Ottawa will host an international conference of military chaplains soon. Does your faith group have any military chaplains? How do you square the circle between the ultimate goal of peace and ministering to the men and women who go to war?
In Canada, as in other countries, we have a military diocese whose bishop is headquartered here in Ottawa but cares for all the Roman Catholic military personnel from throughout Canada wherever they serve in the world.
For the common good, as citizens we are morally obligated to pay taxes, to exercise the right to vote and to defend our countries. Our Catechism makes it very clear that the state also has a duty to defend its citizens. "Public authorities, in this case, have the right and duty to impose on citizens the obligations necessary for national defence" (no. 2310). In the Vatican II document Gaudium et spes (79:5) we read that those who serve in the armed forces are servants of the security and freedom of nations and people who contribute to the maintenance of peace.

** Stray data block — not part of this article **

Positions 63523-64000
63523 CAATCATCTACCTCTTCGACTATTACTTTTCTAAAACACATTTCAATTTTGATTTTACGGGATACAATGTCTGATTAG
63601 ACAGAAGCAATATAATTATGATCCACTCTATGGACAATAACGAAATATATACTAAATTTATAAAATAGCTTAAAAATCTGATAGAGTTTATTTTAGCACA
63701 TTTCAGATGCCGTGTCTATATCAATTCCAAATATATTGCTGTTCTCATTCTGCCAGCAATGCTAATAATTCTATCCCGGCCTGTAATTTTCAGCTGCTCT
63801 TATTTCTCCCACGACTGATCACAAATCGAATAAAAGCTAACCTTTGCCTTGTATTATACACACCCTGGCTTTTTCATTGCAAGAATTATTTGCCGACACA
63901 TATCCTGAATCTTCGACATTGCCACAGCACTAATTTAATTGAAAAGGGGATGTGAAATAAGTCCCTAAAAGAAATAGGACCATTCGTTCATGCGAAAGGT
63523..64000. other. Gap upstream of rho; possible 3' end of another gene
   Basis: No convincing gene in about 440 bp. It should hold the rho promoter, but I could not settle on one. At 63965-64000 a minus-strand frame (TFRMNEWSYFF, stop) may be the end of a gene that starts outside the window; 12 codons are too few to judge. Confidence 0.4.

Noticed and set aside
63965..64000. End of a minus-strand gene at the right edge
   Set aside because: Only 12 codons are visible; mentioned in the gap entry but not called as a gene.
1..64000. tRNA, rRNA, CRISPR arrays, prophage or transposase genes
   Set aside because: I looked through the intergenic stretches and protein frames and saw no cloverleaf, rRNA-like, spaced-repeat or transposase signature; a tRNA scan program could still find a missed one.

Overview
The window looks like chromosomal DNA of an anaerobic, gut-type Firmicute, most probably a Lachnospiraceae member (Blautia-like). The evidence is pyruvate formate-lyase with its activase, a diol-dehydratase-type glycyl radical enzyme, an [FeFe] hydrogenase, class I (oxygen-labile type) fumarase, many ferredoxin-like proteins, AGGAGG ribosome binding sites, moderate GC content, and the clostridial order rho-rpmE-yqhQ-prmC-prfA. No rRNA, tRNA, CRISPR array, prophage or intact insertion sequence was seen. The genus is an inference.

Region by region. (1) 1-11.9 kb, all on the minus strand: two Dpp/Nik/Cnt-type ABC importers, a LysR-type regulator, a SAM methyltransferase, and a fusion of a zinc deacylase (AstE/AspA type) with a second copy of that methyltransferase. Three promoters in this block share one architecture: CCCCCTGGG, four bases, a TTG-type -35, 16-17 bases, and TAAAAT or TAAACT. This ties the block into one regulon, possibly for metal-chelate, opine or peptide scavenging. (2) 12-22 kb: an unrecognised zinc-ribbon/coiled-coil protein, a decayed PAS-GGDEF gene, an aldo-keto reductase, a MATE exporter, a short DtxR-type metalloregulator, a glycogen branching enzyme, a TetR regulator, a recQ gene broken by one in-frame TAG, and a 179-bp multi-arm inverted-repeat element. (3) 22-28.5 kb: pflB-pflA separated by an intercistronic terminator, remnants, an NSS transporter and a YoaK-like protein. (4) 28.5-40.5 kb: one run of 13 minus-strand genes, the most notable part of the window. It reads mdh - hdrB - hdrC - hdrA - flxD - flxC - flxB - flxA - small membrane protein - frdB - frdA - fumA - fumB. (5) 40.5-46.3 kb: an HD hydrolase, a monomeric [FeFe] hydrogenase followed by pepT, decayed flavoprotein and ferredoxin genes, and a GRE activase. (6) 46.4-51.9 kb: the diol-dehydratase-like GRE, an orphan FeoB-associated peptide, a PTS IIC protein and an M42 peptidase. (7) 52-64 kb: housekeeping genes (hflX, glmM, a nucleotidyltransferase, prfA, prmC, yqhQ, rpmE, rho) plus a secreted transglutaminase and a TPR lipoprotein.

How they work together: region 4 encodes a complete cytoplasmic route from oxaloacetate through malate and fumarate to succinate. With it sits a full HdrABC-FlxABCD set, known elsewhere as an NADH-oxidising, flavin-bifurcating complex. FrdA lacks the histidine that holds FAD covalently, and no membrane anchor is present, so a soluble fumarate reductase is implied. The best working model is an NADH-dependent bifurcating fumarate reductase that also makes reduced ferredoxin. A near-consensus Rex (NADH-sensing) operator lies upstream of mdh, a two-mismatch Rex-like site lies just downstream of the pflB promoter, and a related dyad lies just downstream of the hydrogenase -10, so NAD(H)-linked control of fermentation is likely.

The military is often seen as being necessary for ensuring peace. There is one moral caution, however: some suggest that the accumulation of arms is also a means to deterring adversaries from war. Far from eliminating the causes of war, it risks aggravating them. However, when war seems inevitable, nations must ensure that certain conditions are met before they go to war. They are enumerated in the "just war doctrine", some of which are that: a) the damage inflicted by the aggressor must be lasting, grave and certain and b) all other means to putting an end to the conflict must have been exhausted.
Those who serve in the military have a right to and an obvious need for religious services and military chaplains provide them with this wonderful service. They generously agree to put themselves in harms way and serve alongside the men and women who serve their country with such distinction. We are fortunate indeed to have such brave and selfless ministers in our midst.